Championships, leadership and a tough out are how you could describe Matthew Guidry’s baseball career and legacy.
But if you talk to Guidry, the word legacy was never once a priority during his playing career.
Last week, the longtime Southern Miss second baseman decided to end his career despite having an extra year of eligibility as the COVID-19 pandemic ended the 2020 season.
For Guidry, the decision was not easy and brought it on a fair amount of anxiety.
“I have a big family and we talked about (leaving or staying next year),” Guidry said. “They were supportive throughout the whole thing. They told me that when the season ended that they were going to support me 100 percent. They stuck to their word and have been helping through the anxiety part of this about being worried about what people might say. They put that perspective that the people who care about you the most are going to be there for you.”
As most would expect, the reaction from teammates and fans on Twitter showed nothing but support for Guidry.
“It was the sign of a pretty big relief,” Guidry said. “It was crazy the amount of support I got through Twitter. Everybody was super supportive, and I could tell they wanted the best for me and was happy with my decision to a certain extent. (Obviously) they want me to play, but at the end of the day, the (fans) know I’m a person, and that’s what so special about Southern Miss. They know I’m a person and are looking out for my well-being.”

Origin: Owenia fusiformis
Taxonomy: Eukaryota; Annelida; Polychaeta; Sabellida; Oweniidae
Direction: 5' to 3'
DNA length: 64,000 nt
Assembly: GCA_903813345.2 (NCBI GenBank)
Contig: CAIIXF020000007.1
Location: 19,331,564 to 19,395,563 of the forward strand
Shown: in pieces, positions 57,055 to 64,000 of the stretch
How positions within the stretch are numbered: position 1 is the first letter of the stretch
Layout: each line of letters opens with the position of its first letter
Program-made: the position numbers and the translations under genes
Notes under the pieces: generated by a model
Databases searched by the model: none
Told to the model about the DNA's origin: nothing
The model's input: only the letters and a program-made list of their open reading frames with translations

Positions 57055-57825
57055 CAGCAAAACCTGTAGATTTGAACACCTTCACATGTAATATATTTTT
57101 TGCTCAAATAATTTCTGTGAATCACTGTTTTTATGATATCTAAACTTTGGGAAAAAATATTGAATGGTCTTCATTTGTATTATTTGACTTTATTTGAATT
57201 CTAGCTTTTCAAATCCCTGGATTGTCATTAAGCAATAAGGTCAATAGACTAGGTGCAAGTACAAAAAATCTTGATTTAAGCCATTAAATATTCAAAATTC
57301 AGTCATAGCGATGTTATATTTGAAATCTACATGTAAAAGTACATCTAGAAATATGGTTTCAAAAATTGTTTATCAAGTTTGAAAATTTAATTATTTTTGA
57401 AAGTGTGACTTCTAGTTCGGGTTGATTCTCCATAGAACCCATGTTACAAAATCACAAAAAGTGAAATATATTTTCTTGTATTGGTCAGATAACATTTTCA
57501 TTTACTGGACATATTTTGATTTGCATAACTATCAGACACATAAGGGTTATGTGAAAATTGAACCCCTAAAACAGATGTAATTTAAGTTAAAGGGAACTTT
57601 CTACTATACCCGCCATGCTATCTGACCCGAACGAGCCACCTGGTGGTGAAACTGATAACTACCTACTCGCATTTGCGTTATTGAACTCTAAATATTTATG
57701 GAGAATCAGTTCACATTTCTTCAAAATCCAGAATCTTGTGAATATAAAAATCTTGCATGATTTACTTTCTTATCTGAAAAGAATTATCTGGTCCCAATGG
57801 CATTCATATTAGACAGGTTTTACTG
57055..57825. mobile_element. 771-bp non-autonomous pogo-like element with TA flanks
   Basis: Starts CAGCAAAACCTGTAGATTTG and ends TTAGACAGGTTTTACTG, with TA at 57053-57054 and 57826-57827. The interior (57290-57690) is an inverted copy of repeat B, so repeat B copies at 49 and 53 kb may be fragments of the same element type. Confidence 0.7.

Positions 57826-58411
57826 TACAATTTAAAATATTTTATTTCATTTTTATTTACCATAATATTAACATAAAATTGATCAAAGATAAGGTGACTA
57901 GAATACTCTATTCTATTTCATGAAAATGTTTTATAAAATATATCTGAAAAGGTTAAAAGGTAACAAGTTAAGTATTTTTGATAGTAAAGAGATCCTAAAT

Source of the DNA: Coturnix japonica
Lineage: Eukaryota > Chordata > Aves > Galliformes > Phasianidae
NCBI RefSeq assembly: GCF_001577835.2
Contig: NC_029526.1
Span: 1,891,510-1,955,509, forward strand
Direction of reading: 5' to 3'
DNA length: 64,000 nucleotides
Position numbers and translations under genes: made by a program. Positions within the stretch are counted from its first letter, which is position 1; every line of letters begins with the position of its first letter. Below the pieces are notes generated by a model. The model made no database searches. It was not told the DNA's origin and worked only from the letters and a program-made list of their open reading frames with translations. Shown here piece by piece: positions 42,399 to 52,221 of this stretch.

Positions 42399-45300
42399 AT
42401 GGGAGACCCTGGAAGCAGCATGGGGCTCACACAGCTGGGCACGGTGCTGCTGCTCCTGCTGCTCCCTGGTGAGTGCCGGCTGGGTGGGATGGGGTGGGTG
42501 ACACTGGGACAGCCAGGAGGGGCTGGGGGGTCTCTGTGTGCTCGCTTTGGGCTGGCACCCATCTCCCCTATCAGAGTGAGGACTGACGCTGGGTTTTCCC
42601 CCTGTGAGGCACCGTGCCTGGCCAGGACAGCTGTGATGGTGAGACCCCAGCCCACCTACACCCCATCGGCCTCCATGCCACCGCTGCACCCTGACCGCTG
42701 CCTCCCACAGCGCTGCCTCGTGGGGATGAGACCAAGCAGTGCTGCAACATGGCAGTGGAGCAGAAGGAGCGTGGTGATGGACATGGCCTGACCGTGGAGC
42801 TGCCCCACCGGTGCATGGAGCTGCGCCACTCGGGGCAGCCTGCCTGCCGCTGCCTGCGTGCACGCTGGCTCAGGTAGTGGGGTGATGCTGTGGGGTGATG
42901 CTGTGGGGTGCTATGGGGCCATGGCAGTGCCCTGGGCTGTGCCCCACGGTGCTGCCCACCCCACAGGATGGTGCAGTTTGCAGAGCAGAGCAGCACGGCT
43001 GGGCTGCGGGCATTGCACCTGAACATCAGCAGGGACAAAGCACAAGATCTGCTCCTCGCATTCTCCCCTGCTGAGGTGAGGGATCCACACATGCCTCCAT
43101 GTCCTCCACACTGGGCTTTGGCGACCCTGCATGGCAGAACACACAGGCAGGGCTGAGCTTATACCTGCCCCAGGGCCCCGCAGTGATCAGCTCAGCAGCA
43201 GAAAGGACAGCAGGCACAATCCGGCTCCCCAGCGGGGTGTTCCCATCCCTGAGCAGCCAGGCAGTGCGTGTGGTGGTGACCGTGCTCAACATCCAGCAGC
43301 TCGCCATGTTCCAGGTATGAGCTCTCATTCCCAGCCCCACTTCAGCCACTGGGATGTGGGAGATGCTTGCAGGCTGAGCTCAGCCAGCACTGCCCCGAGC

While Guidry says that leaving a legacy was the least important part of his career, he still accomplished it. However, the development into the player that many fans grew to know originated at Oak Grove High School.
Guidry was exceptional, and by the end of his high school career, he batted .346 and held an on-base percentage of .491. Oak Grove coach Chris McCardle explained that Guidry’s leadership and confidence in the locker room were just as crucial in helping the program make two back-to-back state championship appearances and come away with the 2014 state title.
“I heard about him before he got to the eighth grade, and I knew he was going to be a special player and a special young man,” McCardle said. “The leadership and confidence that he brought to our team were just crucial for some of the series that we played.”